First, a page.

Investor's Corner

Tesla analyst counters bear narrative with new note looking at the big picture

Credit: Tesla Asia/Twitter

Tesla (NASDAQ: TSLA) has been the subject of several bearish narratives this week in analyst notes. However, Adam Jonas of Morgan Stanley countered those notes with a new communication to investors late this week that looks at the big picture.

Of the three analyst notes we’ve covered this week, two have described lackluster outlooks for Tesla’s future. As demand begins to slightly reduce in speed and Tesla gears up for a “notably lower” growth phase due to its focus on the next-generation platform, which will be released next year, analysts are concerned about the stock’s future.

However, not every analyst looks at Tesla’s story negatively. Wedbush’s Dan Ives said in a note to investors this week that the negative sentiments are “overdone” in their opinion.

Adam Jonas believes that Tesla’s long-term picture is much bigger than just the automotive side of things, which is true. Many forget that Tesla is more than just a car company, offering energy storage, AI, and robotics projects.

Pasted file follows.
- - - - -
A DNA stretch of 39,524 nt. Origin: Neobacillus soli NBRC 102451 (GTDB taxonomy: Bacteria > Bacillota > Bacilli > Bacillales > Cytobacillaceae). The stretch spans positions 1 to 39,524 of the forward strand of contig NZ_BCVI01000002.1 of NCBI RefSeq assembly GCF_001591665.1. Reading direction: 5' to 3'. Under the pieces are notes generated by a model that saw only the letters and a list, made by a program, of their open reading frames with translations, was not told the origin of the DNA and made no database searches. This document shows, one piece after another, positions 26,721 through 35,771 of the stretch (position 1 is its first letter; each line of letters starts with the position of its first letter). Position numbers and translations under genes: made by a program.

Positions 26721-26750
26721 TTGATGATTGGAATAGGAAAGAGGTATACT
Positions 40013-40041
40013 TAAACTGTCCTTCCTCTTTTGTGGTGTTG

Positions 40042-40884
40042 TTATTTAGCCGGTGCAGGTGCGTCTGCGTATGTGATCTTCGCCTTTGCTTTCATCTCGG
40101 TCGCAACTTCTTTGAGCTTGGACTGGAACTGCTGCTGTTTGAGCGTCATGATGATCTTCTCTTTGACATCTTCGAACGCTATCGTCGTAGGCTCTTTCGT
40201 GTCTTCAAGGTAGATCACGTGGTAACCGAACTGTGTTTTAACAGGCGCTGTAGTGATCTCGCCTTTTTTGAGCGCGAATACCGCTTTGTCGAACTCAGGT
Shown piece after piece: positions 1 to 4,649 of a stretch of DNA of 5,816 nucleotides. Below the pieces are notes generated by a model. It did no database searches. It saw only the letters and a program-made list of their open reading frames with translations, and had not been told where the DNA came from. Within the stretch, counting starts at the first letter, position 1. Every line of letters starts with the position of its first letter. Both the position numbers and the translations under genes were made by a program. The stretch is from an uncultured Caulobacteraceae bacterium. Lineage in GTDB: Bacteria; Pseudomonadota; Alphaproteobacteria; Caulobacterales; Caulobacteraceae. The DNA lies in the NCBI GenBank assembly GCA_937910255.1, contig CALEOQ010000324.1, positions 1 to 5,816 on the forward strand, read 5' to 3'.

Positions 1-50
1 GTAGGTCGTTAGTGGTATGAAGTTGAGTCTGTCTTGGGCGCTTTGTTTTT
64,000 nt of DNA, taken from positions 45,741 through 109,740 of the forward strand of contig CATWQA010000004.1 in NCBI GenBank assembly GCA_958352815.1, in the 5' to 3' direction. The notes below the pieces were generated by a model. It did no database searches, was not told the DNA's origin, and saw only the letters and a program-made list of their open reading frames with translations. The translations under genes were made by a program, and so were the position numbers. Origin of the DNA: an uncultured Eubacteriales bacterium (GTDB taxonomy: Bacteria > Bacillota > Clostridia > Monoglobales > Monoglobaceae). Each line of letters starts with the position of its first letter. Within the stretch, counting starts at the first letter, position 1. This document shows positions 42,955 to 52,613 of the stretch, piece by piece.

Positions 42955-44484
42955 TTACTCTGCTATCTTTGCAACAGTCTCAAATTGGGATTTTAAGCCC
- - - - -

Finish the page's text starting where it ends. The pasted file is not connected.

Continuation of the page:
However, Jonas’s newest note does not take into account the robotics portion of Tesla’s story, at least from a price target perspective. With that being said, Morgan Stanley does believe it is part of the bigger picture for the company.

“Our message to investors: Prepare for the theme of humanoid robotics to potentially accelerate in the months and years ahead for a number of factors,” Jonas writes. “WE recently discussed our thoughts in a December note where we discussed ‘mobile AI’ as akin to Cambrian Explosion that may profoundly impact our way of life.”

It’s no secret that Tesla is pushing more time into robotics and AI, and Jonas believes that “Tesla CEO Elon Musk is spending increasing amounts of time” on developing the Optimus project, its humanoid robot.

Tesla shares more footage of Optimus walking improvements

Jonas and Morgan Stanley said their $320 price target is comprised of automotive hardware, software, and energy-related businesses, leaving out the potential impact robotics could have.

“While Tesla’s competencies in computer vision, machine learning, AI, and robotics may have a multitude of adjacent commercial applications, we have not included such revenue streams (including Optimus) in our model or valuation at this time.”

Disclosure: Joey Klender owns Tesla stock.

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Tesla analyst counters bear narrative with new note looking at the big picture
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